PSA Group Raided by French Fraud Office in Emissions Probe

  • French carmaker says it's cooperating fully with investigation
  • Government expands Volkswagen probe that started in September

PSA Group premises in France were searched by government fraud investigators as part of an broader probe into vehicle emissions, with the scrutiny sending its shares down as much as 4.5 percent.

The Paris-based maker of Peugeot, Citroen and DS cars said in a statement that it is cooperating fully with the inquiry. The French Economy Ministry’s fraud office said it searched five premises following “anomalies” in emissions tests.

“It was unexpected, a total surprise,” a company spokesman said by phone Thursday. Peugeot’s shares fell to as low as 13.47 euros and traded down 3.9 percent at 13.55 euros as 11:00 a.m. in Paris.

PSA sites in Saint-Ouen, Velizy, La Garenne-Colombes, Carrieres-sous-Poissy and Montbeliard were raided Thursday after irregularities were spotted in the nitrogen-oxide emissions of three diesel vehicles. The probe, which has been looking at carmakers that sell vehicles in France since September, is open and ongoing, a spokeswoman for the fraud body said Friday by phone.

Renault Raid

Automakers have been under increased scrutiny since Volkswagen AG admitted to cheating on emissions tests for years, sparking lawsuits by the U.S. Department of Justice as well as investigations in at least seven countries. Daimler AG started an internal investigation into its emissions certification process after a request from U.S. authorities, and Mitsubishi Motors Corp. admitted this week that it manipulated fuel-economy tests.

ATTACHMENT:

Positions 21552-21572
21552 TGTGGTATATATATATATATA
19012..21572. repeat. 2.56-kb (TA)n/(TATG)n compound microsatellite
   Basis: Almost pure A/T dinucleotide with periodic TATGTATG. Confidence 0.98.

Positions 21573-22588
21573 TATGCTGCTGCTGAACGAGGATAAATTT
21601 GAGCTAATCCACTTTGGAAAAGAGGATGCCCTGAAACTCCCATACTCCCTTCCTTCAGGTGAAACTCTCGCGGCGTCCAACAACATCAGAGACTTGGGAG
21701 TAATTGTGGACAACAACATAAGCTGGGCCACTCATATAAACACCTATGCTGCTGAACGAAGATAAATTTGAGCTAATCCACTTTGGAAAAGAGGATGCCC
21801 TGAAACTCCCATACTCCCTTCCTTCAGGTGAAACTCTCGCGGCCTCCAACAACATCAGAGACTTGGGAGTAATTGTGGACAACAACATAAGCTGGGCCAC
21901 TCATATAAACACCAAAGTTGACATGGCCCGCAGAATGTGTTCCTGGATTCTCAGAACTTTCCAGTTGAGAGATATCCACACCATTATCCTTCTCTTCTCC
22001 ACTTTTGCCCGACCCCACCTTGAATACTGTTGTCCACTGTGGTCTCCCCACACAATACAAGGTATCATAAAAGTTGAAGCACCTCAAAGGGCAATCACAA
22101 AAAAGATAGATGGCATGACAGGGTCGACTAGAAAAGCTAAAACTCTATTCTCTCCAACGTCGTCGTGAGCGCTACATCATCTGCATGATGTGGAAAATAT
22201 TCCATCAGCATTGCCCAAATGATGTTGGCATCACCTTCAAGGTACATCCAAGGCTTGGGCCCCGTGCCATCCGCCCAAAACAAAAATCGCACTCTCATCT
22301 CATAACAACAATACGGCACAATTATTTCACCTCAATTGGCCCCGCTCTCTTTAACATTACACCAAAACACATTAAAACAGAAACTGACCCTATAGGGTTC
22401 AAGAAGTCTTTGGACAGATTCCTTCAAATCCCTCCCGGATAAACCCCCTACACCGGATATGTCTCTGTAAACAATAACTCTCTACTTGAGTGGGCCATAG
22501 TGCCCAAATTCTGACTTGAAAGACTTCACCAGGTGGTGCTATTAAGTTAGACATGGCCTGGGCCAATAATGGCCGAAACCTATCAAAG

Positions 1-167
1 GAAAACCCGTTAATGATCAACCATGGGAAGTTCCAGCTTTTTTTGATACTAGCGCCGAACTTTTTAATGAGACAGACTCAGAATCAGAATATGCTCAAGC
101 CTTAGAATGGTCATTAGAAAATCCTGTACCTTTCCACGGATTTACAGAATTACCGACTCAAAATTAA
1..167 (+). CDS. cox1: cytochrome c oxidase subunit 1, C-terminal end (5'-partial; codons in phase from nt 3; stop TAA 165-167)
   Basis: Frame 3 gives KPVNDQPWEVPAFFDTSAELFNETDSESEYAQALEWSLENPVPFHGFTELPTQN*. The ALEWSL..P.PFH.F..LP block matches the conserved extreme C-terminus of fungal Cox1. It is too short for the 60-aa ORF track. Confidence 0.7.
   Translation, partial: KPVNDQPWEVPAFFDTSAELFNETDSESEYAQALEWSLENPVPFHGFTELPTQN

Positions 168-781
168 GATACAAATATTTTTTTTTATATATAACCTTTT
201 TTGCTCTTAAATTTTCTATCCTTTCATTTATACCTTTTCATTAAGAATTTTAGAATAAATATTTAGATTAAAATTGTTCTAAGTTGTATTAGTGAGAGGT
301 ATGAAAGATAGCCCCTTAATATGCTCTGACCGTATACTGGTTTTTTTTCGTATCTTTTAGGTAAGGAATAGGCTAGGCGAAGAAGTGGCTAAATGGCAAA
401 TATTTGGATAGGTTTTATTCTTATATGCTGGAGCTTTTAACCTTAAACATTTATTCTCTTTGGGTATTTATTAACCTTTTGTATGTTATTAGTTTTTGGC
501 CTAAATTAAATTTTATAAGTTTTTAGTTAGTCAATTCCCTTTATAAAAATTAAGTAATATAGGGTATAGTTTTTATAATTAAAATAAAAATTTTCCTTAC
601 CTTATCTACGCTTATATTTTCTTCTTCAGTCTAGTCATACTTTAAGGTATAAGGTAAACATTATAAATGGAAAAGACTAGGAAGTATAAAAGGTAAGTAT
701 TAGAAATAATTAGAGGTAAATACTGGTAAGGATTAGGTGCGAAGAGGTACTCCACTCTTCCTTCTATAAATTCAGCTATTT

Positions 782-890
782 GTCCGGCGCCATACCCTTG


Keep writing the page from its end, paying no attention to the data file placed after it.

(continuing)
In France, Renault SA was the target of a similar raid in January. The fraud authority had said in March that no evidence of cheating had so far been found. It declined on Friday to comment on the status of the investigation.

French authorities started the probe into whether VW deceived customers about the emissions levels of its diesel cars and promised to expand the investigation to cover all carmakers. Separately, the country’s environmental minister began randomly testing vehicles to check differences between lab results and real-world emissions.

Gilles Le Borgne, PSA’s head of research and development, and Christian Chapelle, the company’s head of drivetrains and chassis, will testify on April 28 at a hearing of a French government committee appointed to look into car emissions.

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